Imagine your surprise when an outsider – the groom, actually ! – is weighing in with his opinions. In your excitement, you had overlooked that your little angel is not the only person getting married! And – guess what? – You cannot just ignore his input, as it is glaringly apparent that your daughter is now part of a team.

Because of their mutual love and respect, she will consider his feelings – maybe even over yours. And though you may not take too kindly to this intrusion, it’ll do you good to gracefully accept this huge – but inevitable and healthy – swing in loyalty.

Say yes to her choice of bridal dress

One of the most fun and memorable of MOTB activities is shopping for the bridal dress. Of course, you have a vision of how you want your daughter to look on her wedding day, but then, so does she. So what do you do when it comes down to two final choices — both within the budget — and one is so gorgeous it moves you to tears, but your daughter is over the moon about the other one? Simple. But not easy. Bite your tongue. Clamp a hand over your mouth if necessary. Allow your daughter to have her moment without your little Mother Voice in her head making her doubt her choice. (That was a really tough one!)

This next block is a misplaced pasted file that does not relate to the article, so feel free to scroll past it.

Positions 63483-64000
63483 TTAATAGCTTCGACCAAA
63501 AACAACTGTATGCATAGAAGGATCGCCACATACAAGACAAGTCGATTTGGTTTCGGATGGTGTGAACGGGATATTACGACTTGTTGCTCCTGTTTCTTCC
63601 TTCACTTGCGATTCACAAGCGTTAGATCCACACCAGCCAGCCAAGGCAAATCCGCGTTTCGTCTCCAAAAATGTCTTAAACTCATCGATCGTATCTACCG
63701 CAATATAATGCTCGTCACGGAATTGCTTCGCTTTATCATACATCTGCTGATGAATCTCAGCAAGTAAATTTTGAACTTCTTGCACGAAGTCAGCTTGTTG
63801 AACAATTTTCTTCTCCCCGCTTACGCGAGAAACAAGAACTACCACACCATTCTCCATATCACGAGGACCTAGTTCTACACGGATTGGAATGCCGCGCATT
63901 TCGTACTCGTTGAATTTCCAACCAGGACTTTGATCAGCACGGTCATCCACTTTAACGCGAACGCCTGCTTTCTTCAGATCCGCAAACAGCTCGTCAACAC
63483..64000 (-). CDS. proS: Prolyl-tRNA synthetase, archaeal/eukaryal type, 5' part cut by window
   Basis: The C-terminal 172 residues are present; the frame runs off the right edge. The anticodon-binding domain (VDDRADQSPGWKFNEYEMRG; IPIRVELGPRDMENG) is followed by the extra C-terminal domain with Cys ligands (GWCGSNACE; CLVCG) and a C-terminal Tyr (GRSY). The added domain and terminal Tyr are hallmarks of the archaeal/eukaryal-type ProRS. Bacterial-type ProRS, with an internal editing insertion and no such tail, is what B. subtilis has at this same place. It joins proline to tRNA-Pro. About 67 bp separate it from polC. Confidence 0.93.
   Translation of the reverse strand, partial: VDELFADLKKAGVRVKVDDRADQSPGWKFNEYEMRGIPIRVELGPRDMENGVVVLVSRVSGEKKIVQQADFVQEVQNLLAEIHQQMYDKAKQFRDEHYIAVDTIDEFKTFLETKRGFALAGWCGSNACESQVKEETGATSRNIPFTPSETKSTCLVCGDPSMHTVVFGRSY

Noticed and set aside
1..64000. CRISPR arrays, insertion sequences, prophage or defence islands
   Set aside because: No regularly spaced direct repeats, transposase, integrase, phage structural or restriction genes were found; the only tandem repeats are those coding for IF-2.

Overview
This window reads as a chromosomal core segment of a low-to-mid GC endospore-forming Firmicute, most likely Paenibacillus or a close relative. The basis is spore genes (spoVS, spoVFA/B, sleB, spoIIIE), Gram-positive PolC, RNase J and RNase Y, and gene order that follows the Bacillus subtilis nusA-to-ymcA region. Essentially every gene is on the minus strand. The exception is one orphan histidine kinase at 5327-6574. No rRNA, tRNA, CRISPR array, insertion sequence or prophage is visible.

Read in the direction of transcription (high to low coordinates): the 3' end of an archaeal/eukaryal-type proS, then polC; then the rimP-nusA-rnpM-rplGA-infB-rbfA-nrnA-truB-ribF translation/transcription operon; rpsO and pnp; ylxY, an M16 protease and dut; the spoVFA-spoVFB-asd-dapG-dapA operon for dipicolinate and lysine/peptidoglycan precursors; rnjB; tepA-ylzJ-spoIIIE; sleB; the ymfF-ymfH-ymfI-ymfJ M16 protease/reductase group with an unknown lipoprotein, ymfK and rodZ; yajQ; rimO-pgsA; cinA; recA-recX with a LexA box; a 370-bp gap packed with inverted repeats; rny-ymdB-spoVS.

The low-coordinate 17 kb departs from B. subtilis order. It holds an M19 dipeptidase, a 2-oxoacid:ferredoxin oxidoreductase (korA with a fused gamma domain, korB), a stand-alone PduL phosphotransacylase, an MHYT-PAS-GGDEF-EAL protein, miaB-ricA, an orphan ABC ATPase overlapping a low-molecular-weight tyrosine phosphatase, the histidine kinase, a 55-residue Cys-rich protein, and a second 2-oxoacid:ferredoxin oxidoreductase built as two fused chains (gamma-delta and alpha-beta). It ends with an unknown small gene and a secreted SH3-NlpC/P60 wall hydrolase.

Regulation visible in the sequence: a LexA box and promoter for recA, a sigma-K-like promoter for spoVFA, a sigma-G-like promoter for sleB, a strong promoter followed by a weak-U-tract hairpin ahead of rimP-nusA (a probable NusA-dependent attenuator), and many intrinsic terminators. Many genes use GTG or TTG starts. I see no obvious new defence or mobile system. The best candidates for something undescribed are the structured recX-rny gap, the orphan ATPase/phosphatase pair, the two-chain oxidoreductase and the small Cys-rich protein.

Have the money talk

In the initial excited moments of an engagement, your daughter whom you have pampered all her life may think the sky’s the limit when it comes to expenses. I am not saying you need to put a damper on her enthusiasm, but you do need to be clear about your limits. Talk with your husband, then have a sit-down with the bride and groom-to-be to talk about the wedding finances. Be clear about how much you’re willing to spend : Remember, you’re a M-O-M, not an A-T-M.

 

Know your part and play it well

Remember this: even though you might be paying for her wedding, this is her day and you need to let her be in control. Many brides have major fallouts with their mothers during the preparations as mothers often unknowingly impose their decisions on the bride. Your loving support and assistance is what she needs; give her advice, but let her make the final decisions. She must already be feeling immense pressure; don’t make it more difficult for her over trivial details.